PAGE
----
Essentially, the fundamental role of recruitment officers has not changed, even in the wake of the admission percentage plans at state institutions in California, Texas and Florida. The underlying role of college recruitment officers, especially those charged with the task of recruiting students of color, remains to recruit a diverse clientele of students to a given institution. Now, what is meant by diverse? I do not agree with advocates who infer that diversity exclusively means the multiple hues of skin found on students at our nation's campuses. Instead, I submit, beyond students' race, diversity of academic, social, cultural, regional and personal experiences ,also are critical components to consider.
Disturbingly, the percentage plan approach to diversifying college campuses fails woefully. The very crux of this measure appears to offer a Band-Aid approach to a much larger wound: American colleges and universities are still by and largely predominantly White. Elitist in its construct, percentage plans seek to award top-class percentile high school graduates with automatic admission to states' top-ranked colleges and universities, leaving those who do not make the cut to choose other institutions, in some cases medium- and lower-tier schools. The percentile approach does little, if anything, to address the inadequacies in course offerings at suburban high schools versus those at urban ones. Equally disturbing, percentage plans also fail to address the disproportionate representation of students of color in graduate and professional school programs across the nation.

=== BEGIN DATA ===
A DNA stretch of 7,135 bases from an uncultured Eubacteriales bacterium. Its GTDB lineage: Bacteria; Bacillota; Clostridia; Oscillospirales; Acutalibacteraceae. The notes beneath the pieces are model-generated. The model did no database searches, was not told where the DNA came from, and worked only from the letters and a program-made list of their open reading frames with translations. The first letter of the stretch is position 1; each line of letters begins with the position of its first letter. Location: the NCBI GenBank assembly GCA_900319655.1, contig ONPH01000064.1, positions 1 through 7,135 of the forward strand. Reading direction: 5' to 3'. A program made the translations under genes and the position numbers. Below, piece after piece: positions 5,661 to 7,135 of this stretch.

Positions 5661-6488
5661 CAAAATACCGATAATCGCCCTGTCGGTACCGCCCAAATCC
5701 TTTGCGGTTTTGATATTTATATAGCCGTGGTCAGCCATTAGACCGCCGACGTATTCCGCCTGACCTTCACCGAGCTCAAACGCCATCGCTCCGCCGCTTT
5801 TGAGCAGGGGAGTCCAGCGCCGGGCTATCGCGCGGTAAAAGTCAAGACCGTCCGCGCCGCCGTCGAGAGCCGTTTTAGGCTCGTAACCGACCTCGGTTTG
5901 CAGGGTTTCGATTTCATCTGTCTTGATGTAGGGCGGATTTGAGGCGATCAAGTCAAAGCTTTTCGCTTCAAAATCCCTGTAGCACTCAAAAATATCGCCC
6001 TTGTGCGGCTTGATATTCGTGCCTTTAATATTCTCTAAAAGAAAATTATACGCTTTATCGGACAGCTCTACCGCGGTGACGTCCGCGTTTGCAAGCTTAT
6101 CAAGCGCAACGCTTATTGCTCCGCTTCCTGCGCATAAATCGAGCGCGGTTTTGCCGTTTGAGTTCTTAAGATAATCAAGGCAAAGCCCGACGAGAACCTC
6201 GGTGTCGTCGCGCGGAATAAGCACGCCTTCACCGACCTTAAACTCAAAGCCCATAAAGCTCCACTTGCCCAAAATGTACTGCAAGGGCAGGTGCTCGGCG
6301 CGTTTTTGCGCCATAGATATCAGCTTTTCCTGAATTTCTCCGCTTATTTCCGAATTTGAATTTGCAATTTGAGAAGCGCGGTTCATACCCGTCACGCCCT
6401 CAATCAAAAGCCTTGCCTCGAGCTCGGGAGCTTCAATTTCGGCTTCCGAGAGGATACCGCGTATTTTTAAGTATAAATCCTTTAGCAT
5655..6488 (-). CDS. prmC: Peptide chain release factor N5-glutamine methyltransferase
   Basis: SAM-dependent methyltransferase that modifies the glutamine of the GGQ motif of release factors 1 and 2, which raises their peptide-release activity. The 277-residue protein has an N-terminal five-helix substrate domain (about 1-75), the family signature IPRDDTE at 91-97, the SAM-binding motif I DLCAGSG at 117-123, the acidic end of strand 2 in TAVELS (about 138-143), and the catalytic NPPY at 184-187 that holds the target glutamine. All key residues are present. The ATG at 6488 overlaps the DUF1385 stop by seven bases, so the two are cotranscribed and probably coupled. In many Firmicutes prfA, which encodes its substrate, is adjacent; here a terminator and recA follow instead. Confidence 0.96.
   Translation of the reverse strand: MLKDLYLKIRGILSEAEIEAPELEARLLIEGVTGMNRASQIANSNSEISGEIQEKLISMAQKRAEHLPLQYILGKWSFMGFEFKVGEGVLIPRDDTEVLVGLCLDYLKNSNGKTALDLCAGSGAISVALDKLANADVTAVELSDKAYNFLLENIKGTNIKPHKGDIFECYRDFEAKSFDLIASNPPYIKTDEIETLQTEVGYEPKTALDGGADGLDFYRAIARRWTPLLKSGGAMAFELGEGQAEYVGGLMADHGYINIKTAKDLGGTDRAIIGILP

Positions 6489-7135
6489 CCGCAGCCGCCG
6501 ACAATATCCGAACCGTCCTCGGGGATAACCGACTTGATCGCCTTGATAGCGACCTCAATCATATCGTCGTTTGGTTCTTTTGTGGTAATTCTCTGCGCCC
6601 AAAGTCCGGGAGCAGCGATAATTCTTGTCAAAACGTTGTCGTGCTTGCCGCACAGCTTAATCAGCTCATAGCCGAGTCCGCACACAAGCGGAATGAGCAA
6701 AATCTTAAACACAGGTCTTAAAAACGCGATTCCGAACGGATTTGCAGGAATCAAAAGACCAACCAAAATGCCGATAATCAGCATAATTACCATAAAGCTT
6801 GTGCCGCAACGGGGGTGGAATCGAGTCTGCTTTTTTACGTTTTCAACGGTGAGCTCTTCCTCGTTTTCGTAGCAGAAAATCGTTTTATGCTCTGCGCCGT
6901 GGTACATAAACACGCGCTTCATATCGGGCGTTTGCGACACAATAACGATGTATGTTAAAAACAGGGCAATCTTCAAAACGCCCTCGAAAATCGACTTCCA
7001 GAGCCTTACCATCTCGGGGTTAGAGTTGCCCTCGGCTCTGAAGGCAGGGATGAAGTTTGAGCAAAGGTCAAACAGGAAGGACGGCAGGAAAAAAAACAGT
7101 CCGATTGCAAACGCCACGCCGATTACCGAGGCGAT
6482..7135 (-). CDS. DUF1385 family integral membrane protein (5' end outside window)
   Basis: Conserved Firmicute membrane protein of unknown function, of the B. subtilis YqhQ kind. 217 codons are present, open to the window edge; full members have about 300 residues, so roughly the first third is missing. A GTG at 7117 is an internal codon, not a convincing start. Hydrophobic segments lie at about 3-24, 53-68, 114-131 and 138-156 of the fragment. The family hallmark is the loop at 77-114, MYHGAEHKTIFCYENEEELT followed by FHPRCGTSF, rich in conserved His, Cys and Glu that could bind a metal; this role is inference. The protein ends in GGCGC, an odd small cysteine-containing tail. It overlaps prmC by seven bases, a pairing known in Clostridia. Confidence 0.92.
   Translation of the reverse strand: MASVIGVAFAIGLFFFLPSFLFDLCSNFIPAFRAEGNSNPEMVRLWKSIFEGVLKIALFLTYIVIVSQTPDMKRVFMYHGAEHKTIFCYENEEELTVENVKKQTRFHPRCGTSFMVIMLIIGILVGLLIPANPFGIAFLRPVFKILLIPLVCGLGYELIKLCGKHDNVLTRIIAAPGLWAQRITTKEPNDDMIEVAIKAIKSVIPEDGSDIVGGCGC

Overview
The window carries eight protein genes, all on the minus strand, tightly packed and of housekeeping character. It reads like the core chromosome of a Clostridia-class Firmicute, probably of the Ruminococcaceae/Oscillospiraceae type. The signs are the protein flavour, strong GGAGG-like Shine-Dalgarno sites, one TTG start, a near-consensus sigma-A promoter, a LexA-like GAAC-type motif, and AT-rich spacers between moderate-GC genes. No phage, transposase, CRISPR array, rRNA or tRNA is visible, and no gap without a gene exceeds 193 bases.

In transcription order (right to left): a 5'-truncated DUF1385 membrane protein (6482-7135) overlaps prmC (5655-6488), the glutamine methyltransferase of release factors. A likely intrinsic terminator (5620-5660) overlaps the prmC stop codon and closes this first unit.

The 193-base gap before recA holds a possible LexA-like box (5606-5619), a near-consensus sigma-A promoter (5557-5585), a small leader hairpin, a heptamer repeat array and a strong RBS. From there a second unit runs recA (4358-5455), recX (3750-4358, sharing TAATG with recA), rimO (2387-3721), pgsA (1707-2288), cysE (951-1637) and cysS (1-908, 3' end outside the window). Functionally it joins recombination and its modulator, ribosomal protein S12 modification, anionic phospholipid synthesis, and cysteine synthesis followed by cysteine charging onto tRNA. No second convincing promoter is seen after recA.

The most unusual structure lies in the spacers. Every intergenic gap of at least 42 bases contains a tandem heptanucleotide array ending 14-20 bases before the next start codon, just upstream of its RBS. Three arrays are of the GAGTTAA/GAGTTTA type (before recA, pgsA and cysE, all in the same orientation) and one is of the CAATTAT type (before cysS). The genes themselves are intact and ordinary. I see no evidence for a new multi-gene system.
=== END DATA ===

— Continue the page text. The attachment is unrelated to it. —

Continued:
Although affirmative action is by no means flawless, its attempt has always been to remedy past and present inequities by instituting policies to diversify and create equal access to education for all.
College and university officials who truly seek to diversify will have to look much further than percentage plans for an equitable measure to bolster enrollment numbers for undergraduate, graduate and professional students of color.
Percentage plans, in my view, do not adequately address the issue of parity and equality in the college admissions process. Further, this approach underscores the danger in using a single criterion to make admissions decisions and sends a clarion message that colleges and universities still have a ways to go in diversifying our nation's student populations.
GHANGIS D. CARTER
Director of Recruitment and Retention
College of Education
University of Illinois at Chicago
The "minority recruitment officer" is a thing of the past in the state of California, and Proposition 209, the statewide referendum that Ward Connerly got on the ballot that banned the consideration of race in hiring and college admissions in California, ensures that this will remain the case. …